The view from the JP Morgan: Plenty of (hard) work available in 2011

Over the coming weeks and months, I'll have a lot to say about the JP Morgan event in San Francisco. The key point that I came away with is that there are an awful lot of biotech companies that have some big plans for this year, and they know they're going to have to make things happen in a difficult environment.

IPOs? There will be a few. PTC Therapeutics, for example, is making it clear that after taking a hard look at the data for their lead therapy, this could be the year to turn to the public market. But no one thinks that investors are eagerly embracing high risks and companies with no hard product revenue to look over. And don't look for any sudden shift in those attitudes.

That aside, there is money and opportunity enough for companies able to execute on clinical trial plans. The fundamental driver of the biotech industry is Big Pharma's dramatic need for new products coupled with the tidal shift under way toward more outside partnering. Pacts are in, silos are under assault. If you can play on that field, with science that commands respect, there are ways to fund new work without an IPO.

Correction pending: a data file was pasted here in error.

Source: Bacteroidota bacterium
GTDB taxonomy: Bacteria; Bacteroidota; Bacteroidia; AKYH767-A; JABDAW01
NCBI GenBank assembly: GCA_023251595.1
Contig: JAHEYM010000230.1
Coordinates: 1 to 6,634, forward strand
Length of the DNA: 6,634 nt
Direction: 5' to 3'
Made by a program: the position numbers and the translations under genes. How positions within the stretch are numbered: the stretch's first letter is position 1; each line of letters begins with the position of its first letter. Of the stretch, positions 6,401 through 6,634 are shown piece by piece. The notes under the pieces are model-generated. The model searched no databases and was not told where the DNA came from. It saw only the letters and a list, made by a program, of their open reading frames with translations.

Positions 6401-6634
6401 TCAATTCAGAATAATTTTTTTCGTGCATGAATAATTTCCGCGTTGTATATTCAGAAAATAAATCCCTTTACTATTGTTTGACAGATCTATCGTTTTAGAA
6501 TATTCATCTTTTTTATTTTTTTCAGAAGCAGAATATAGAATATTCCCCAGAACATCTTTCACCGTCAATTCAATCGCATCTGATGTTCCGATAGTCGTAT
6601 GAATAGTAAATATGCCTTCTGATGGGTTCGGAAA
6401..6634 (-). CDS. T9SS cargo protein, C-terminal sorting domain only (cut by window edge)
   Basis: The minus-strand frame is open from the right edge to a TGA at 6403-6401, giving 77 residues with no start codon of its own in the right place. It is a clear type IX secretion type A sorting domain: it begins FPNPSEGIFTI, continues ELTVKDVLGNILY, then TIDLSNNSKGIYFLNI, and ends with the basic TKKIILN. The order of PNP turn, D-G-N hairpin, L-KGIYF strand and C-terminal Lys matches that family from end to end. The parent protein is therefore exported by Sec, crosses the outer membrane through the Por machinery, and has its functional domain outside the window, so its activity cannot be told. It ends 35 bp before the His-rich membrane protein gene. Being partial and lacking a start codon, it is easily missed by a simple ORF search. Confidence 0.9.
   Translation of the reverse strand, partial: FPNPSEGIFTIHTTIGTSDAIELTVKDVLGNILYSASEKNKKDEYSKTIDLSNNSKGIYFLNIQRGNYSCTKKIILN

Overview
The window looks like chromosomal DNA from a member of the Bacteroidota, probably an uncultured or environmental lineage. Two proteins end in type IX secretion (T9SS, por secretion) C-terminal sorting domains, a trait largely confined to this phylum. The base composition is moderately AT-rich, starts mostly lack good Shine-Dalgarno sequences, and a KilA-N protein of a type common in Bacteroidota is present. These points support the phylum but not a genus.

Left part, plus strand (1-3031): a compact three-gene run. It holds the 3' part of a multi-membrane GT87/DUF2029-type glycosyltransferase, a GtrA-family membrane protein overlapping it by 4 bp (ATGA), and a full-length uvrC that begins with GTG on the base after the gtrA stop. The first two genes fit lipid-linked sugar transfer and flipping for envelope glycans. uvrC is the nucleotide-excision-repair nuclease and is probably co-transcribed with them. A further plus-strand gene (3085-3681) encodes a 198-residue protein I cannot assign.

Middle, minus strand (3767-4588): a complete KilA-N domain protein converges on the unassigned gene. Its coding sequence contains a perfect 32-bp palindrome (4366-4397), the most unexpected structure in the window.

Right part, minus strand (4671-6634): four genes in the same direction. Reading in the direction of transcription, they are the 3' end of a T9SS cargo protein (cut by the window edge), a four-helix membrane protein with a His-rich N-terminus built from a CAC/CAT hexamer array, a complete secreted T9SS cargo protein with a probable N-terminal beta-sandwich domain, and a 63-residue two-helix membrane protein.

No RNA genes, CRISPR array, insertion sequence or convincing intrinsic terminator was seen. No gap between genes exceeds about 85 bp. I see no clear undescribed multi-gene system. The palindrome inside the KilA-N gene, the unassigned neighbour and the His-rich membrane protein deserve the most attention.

Third Rock's Kevin Starr told me this week that the venture group has lined up two near-term financing rounds for new companies, with several more to follow in short order. And there will be more biotech rounds and upfront fees to keep the money flowing. So the scrum at the Westin St. Francis was swelled with people eager to make 2011 a good year. It may not be one for the record books, but there is potential for a winning season.

One other note. As usual, we'll be taking Monday off with the markets for Martin Luther King Day. We could use the rest. I'm sure you could as well. -- John Carroll (email | twitter)